Grant opens doors for The Freshwater Trust to explore low-impact restoration in wildernessMarch 15, 2017
PORTLAND, OR — The Freshwater Trust (TFT) is developing a plan for low-impact restoration in federally designated wilderness areas of northwestern Oregon, thanks to a $15,000 grant from the Oregon Watershed Enhancement Board.
The funding will be used to research and plan habitat restoration on four tributaries of the Salmon River. Adding large wood to Boulder Creek, Sixes Creek, Cheeney Creek and South Fork Salmon River would improve habitat for steelhead, coho and Chinook salmon. Yet because these reaches are in federally designated wilderness areas of the Sandy River Basin, strict land management rules must be followed.
A wilderness designation is the highest level of conservation protection for federal lands and intended to preserve natural, undeveloped areas for solitude or primitive use. Motorized equipment is largely prohibited, which complicates efforts to implement restoration using traditional construction equipment.
TFT hopes to increase habitat complexity and diversity by placing large wood in key parts of the tributaries. With this award, the organization is exploring alternative, low-impact techniques, such as placing large wood in stream channels and floodplains using hand tools instead of heavy machinery.
Deep pools created in and around the logs provide juvenile rearing habitat and allow for the collection of gravels that are used by fish for spawning. Installed structures are designed to be self-sustaining and placed where woody debris would naturally accumulate.
“Timber harvests, recreation, development and road construction have all taken a remarkable toll here over the years,” said Mark McCollister, habitat restoration director with TFT. “Yet for the last decade, we’ve been working to bring the Sandy basin back to its natural state.”
Once techniques are identified for each site, the US Forest Service (USFS) will conduct an analysis to ensure the proposed actions are consistent with wilderness values.
“From an ecological standpoint, these tributaries are both significant and sensitive,” said McCollister. “Our intention is to better understand how to improve them, while respecting the designation that keeps them wild.”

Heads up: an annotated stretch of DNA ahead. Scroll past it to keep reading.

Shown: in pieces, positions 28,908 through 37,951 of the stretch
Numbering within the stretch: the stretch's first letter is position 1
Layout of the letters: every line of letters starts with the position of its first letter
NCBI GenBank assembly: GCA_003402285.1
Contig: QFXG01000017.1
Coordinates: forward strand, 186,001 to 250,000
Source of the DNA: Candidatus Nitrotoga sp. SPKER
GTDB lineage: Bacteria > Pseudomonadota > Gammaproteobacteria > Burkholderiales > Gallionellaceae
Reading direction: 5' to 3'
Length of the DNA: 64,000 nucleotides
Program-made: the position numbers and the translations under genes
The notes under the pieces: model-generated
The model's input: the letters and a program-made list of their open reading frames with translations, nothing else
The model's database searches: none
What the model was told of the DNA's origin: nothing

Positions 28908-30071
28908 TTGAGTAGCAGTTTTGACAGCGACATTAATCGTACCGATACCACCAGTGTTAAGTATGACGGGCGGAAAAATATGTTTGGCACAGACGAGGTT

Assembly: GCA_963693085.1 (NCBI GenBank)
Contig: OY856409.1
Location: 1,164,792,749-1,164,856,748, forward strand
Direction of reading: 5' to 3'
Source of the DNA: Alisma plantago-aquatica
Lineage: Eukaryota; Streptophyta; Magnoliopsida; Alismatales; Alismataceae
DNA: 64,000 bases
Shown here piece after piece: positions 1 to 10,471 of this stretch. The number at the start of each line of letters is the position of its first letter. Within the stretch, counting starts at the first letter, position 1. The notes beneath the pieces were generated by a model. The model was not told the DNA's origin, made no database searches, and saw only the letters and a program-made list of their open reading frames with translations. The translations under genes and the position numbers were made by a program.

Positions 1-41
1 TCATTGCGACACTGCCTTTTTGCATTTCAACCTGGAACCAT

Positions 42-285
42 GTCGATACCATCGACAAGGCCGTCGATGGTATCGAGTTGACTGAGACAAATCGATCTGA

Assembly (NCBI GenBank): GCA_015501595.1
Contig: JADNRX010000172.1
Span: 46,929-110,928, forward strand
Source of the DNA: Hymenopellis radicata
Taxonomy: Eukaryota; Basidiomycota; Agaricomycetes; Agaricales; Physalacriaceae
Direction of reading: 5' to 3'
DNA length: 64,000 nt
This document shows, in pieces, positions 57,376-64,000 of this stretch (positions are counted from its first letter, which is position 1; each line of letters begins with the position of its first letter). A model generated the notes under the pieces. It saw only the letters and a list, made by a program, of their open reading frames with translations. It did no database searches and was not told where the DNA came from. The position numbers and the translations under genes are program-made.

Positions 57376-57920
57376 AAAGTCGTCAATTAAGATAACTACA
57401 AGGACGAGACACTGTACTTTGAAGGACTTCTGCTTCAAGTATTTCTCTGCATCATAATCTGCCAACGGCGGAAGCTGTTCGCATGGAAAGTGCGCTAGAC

The Wilderness Act, signed into law in 1964, recognized wilderness as “an area where the Earth and its community of life are untrammeled by man, where man himself is a visitor who does not remain.”
While there are more than 700 of these areas — encompassing more than 100 million acres nationwide — active restoration within them is not well studied.
Working with USFS and the Bureau of Land Management (BLM), TFT will produce a detailed plan that could serve as a model for restoration in other wilderness areas of the Pacific Northwest.
“More than 3 percent of the United States is wilderness,” said McCollister. “The plan devised for these four local tributaries could help guide other professionals.”
TFT has worked with USFS and BLM since 1999, when they joined together with more than a dozen other private interests, government entities and nonprofit organizations to form the Sandy River Basin Partners. Together, the group has installed nearly 60 large wood habitat structures on the Salmon River and its tributaries. These structures have reconnected 2.1 miles of off-channel habitat, and reactivated 28 acres of floodplain habitat.
In 2016, the Salmon River broke a record for the greatest number of steelhead spawners, 68 redds per mile, on a two-mile restoration reach. And for the fourth consecutive year, the number of winter steelhead spawning in the upper Sandy basin was more than 350% of that when they were listed as threatened in 1998.
“Wilderness is dedicated as such because it’s valuable and worth protecting,” said McCollister. “We want to implement low impact restoration that yields high impact for this special place.”
#BLM   #Bureau of Land Management   #Grant   #Oregon Watershed Enhancement Board   #Salmon River   #Sandy River Basin   #spawning habitat   #United States Forest Service